add comment

5 Answers

that is a little all over the place and reminds me of my first forays into orm and DDD. I personally use core domain objects, messaging objects, message handlers and repositories. So my UI sends a message to a handler which in turn hydrates my objects via repositories and executes the business logic in that domain object. I use NHibernate to for my data access and FluentNHibernate for typed binding rather than loosy goosey .hbm config.

So the messaging is all that is shared between my UI and my handlers and all BL is on the domain.

I know i might have opened myself up for punishment for my explanation, if its not clear i will defend later.

Personally i am not a big fan of code generated objects.

I have to keep adding onto this answer. Try to think of your messaging as a command rather than as a data entity representing your db. I'll give u an example of one of my simple classes and an infrastructure decision that worked very well for me that i cant take credit for:

[Serializable]
public class AddMediaCategoryRequest : IRequest<AddMediaCategoryResponse>
{
    private readonly Guid _parentCategory;
    private readonly string _label;
    private readonly string _description;

    public AddMediaCategoryRequest(Guid parentCategory, string label, string description)
    {
        _parentCategory = parentCategory;
        _description = description;
        _label = label;
    }

    public string Description
    {
        get { return _description; }
    }

    public string Label
    {
        get { return _label; }
    }

    public Guid ParentCategory
    {
        get { return _parentCategory; }
    }
}

[Serializable]
public class AddMediaCategoryResponse : Response 
{
    public Guid ID;
}


public interface IRequest<T> : IRequest where T : Response, new() {}


[Serializable]
public class Response
{
    protected bool _success;
    private string _failureMessage = "This is the default error message.  If a failure has been reported, it should have overwritten this message.";
    private Exception _exception;

    public Response()
    {
        _success = false;
    }

    public Response(bool success)
    {
        _success = success;
    }

    public Response(string failureMessage)
    {
        _failureMessage = failureMessage;
    }

    public Response(string failureMessage, Exception exception)
    {
        _failureMessage = failureMessage;
        _exception = exception;
    }

    public bool Success
    {
        get { return _success; }
    }

    public string FailureMessage
    {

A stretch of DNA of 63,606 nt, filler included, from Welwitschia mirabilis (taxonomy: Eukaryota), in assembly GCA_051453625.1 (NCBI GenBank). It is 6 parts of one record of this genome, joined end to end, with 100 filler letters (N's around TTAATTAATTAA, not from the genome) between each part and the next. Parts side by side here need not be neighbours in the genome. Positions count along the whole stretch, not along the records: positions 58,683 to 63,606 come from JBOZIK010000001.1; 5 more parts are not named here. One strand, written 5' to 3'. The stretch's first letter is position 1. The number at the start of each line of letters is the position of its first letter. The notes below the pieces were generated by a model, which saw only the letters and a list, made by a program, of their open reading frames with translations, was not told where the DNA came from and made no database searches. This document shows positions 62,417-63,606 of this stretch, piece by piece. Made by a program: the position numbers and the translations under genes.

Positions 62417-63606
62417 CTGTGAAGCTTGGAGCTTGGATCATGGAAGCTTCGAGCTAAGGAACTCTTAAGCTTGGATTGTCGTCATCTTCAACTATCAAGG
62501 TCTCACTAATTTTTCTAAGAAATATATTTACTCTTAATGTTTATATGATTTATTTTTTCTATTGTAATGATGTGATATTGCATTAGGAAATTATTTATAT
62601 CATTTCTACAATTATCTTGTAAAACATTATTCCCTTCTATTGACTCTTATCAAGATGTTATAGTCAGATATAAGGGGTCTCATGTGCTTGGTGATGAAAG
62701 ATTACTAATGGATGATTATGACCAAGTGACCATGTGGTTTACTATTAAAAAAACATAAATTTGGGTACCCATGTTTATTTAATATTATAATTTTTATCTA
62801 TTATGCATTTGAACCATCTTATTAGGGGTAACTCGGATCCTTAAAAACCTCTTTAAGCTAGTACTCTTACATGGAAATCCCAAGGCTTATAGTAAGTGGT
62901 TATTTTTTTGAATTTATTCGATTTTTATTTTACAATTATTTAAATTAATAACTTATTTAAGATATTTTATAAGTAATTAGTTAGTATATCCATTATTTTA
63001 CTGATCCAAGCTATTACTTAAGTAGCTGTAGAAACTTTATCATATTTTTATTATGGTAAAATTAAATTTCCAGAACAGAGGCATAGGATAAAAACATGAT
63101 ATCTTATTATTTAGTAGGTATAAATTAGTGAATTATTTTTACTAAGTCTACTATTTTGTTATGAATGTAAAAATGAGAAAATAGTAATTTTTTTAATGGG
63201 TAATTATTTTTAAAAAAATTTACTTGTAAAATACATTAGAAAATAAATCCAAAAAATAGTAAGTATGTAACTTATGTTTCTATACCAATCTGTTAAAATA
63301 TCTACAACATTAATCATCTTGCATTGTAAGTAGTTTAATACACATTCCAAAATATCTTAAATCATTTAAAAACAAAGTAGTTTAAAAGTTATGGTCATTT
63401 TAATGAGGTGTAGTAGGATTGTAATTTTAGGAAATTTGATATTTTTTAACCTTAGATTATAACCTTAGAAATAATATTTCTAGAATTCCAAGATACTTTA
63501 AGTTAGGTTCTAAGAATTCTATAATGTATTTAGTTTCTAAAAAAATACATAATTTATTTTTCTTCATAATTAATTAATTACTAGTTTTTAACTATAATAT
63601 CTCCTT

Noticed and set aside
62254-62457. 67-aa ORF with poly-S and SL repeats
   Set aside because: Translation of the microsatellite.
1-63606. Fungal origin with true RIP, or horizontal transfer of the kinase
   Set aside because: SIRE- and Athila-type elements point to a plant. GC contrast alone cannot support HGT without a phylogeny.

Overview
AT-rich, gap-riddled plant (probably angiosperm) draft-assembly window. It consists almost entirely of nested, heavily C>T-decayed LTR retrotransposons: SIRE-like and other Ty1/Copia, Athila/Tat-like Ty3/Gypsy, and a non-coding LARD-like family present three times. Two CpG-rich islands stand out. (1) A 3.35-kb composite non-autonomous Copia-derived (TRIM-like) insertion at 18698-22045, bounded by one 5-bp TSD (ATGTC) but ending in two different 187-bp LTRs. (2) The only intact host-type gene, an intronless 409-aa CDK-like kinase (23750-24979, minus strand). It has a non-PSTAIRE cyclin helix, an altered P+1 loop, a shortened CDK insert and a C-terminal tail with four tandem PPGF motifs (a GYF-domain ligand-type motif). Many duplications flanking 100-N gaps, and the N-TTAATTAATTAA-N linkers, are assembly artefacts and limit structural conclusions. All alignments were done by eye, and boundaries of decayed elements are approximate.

get { return _failureMessage; }
    }

    public Exception Exception
    {
        get { return _exception; }
    }

    public void Failed(string failureMessage)
    {
        _success = false;
        _failureMessage = failureMessage;
    }

    public void Failed(string failureMessage, Exception exception)
    {
        _success = false;
        _failureMessage = failureMessage;
        _exception = exception;
    }
}


public class AddMediaCategoryRequestHandler : IRequestHandler<AddMediaCategoryRequest,AddMediaCategoryResponse>
{
    private readonly IMediaCategoryRepository _mediaCategoryRepository;
    public AddMediaCategoryRequestHandler(IMediaCategoryRepository mediaCategoryRepository)
    {
        _mediaCategoryRepository = mediaCategoryRepository;
    }

    public AddMediaCategoryResponse HandleRequest(AddMediaCategoryRequest request)
    {
        MediaCategory parentCategory = null;
        MediaCategory mediaCategory = new MediaCategory(request.Description, request.Label,false);
        Guid id = _mediaCategoryRepository.Save(mediaCategory);
        if(request.ParentCategory!=Guid.Empty)
        {
            parentCategory = _mediaCategoryRepository.Get(request.ParentCategory);
            parentCategory.AddCategoryTo(mediaCategory);
        }
        AddMediaCategoryResponse response = new AddMediaCategoryResponse();
        response.ID = id;
        return response;
    }
}

I know this goes on and on but this basic system has served me very well over the last year or so

you can see that the handler than allows the domain object to handle the domain specific logic

share|improve this answer
    
Hi Painless: Could I trouble you to stub out the above in terms of C# classes so that I can see a bit more clearly what you are suggesting? Thanks! –  Ciel May 28 '09 at 22:59
    
Thanks for expanding on that. Ok. So instead of passing a DTO/POCO/represention of table, you're passing a message structure...somewhat akin to an EventArgs package, but a CommandArgs package, containing (in my case) maybe the Guid of the Message record I want back. You then send back a ResponseArgs package, containing the XXX. The XXX is in your simple case, an Value Type (ID) -- but when returning stuff for a Message, are we returning a DbMessageRecord? Or would you flatten it out into parameters (no dependency), to be reassembled into Message in BL? Or use a DTO defined elsewher? –  Ciel May 28 '09 at 23:27